Consultants at F100 Financial Services Firm Develop Risk Management Skills by Conducting an Autopsy

How do you teach senior consulting executives at F100 Financial Services firm to become more sensitive to risks that can arise at various stages of an engagement, to mitigate such risks, and to manage consequences that may arise from their decisions? This was the question that we answered with one of our most innovative classroom design programs. The learning need posed a unique challenge – it is easy to avoid risk in a training setting (especially if you know the topic of the training is risk mitigation), but much harder to do on the job. The solution: rather than tell senior consulting executives how to effectively mitigate risk on client engagements, or giving them "blue sky" to write a contract for a fictional project for which they would never see consequences of their choices, we asked them, in a 5-hour in-person program, to look at a fictionalized version of a catastrophic engagement, and perform an "autopsy" in a very particular way.

First, we described for participants the project end – a disaster involving litigation, costing the company millions of dollars. Then, we gave participants the engagement's contract and other relevant documentation and asked, "How would you revise this contract knowing what you know about how the project ended?".

Participants then proceeded to critique the engagement; for each major project phase, we provided them relevant engagement documentation and a script of key events for that phase of the project. We then asked participants to look backwards – "What would you have done differently at the beginning of this phase to help mitigate some of the risks that cropped up?," and forwards – "What do you propose the project lead do to direct the team moving forward into the execution phase, given the state the project is in?"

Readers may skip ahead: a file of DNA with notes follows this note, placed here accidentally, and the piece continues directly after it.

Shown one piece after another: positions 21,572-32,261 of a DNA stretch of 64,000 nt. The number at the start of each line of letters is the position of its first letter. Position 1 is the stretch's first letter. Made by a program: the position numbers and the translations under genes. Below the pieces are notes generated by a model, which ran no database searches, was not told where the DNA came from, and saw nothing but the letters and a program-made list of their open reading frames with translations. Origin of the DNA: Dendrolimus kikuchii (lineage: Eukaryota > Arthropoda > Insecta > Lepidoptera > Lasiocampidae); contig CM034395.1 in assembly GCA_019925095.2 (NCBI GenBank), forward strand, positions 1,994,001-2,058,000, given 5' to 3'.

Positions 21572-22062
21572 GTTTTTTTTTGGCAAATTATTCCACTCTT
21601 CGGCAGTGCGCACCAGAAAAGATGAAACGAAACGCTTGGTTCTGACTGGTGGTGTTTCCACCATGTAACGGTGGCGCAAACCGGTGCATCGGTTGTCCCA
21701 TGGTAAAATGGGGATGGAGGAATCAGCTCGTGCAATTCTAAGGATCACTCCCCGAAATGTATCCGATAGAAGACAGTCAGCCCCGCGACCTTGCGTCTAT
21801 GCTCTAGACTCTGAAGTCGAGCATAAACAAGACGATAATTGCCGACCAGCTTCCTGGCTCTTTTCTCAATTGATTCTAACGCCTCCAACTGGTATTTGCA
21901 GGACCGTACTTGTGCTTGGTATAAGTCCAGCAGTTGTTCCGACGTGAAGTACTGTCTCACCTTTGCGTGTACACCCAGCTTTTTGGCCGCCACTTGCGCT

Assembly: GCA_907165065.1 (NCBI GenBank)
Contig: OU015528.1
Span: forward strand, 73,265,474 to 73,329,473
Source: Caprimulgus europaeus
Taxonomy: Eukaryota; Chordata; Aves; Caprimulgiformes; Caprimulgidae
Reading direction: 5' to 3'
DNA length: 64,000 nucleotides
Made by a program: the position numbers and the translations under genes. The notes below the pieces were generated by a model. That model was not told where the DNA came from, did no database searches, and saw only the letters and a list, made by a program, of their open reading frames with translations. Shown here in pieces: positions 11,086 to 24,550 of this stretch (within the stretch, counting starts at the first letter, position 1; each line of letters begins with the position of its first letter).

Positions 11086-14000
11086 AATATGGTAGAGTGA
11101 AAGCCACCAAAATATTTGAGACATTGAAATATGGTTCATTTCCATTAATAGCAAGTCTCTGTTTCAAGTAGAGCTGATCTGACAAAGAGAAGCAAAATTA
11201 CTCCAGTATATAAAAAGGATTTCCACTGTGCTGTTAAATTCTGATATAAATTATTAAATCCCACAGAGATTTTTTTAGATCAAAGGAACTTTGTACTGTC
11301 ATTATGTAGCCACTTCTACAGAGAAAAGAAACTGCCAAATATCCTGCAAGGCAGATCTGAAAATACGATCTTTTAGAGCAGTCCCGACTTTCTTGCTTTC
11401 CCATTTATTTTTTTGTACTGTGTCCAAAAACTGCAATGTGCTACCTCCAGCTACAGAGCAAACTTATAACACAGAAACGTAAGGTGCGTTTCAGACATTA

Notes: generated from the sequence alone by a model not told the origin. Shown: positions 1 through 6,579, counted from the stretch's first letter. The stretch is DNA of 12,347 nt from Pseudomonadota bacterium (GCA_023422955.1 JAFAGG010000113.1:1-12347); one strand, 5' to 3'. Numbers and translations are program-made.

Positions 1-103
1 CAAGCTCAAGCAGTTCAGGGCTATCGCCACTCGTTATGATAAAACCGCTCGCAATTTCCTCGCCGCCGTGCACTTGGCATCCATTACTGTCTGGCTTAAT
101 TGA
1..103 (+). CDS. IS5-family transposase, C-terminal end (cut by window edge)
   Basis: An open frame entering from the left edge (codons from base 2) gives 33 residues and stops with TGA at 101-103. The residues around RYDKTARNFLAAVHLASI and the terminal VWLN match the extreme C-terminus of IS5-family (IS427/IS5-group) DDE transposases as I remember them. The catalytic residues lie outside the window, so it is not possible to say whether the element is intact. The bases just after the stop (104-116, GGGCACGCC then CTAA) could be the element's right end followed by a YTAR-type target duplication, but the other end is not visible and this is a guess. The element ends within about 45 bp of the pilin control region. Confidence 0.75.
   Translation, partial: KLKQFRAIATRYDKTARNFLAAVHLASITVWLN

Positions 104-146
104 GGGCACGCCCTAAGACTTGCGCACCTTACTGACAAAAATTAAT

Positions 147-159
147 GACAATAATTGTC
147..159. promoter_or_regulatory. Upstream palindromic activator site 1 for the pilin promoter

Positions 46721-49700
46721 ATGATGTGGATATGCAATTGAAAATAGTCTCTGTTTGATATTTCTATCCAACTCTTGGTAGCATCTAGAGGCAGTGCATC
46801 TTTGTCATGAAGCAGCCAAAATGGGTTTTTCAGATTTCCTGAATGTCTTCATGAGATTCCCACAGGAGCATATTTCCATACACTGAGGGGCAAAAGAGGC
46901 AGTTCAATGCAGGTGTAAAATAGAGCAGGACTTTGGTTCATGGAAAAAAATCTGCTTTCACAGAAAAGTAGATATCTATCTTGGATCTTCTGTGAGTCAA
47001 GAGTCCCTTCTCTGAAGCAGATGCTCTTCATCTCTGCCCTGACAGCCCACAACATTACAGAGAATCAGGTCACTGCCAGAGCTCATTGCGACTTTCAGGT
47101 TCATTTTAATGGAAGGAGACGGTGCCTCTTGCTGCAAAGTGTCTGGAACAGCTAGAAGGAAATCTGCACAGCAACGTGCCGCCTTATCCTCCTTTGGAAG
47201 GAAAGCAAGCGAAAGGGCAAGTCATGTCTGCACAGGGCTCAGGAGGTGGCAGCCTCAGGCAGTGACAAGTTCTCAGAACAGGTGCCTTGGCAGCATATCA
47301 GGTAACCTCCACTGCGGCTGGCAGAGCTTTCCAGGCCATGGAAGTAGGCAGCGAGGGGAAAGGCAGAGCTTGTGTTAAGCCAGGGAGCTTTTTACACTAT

This cycle repeated for each project phase, with participants receiving a script of events occurring in a project phase and relevant documentation, and considering both what they would have done differently at the phase's onset and how they would act going forward, to mitigate risk. Through this process, we had participants analyze not only ways to mitigate risk up front, but to manage consequences of bad decisions to help a wounded engagement back onto its feet while it was in motion. This design was also intended to emphasize the difficulty of spotting risks – a perfectly solid-seeming contract could end in disaster, as could a few seemingly small changes to the contract's terms, or relying on a verbal agreement even for just a short period of time. This autopsy approach underscored the risks and consequences at each turn of the project.

Each phase of the autopsy concluded with group discussions that allowed participants to share their risk mitigation strategies with their peers in the workshop, all of whom were seasoned professionals with their own stories of projects gone wrong. Coaches wrapped up each phase by sharing pre-scripted war stories of real-life project disasters to reinforce key lessons learned, and chip away at the "this could never happen to me" mindset. The course ended with a discussion on how to effectively incorporate risk management into participants' current client engagements.

Key to the success of this course was the fact that the story was authentic – it exposed familiar issues and challenges that all course participants had grappled with at one time or another. The repeated observation cycle reinforced the reality that risks can accumulate in unexpected ways and with catastrophic consequences. The subsequent critique cycle underscored the essential nature of an effective risk mitigation strategy throughout the lifecycle of the project.

This project was well-received by the client, who recently selected the program as an example of excellence.

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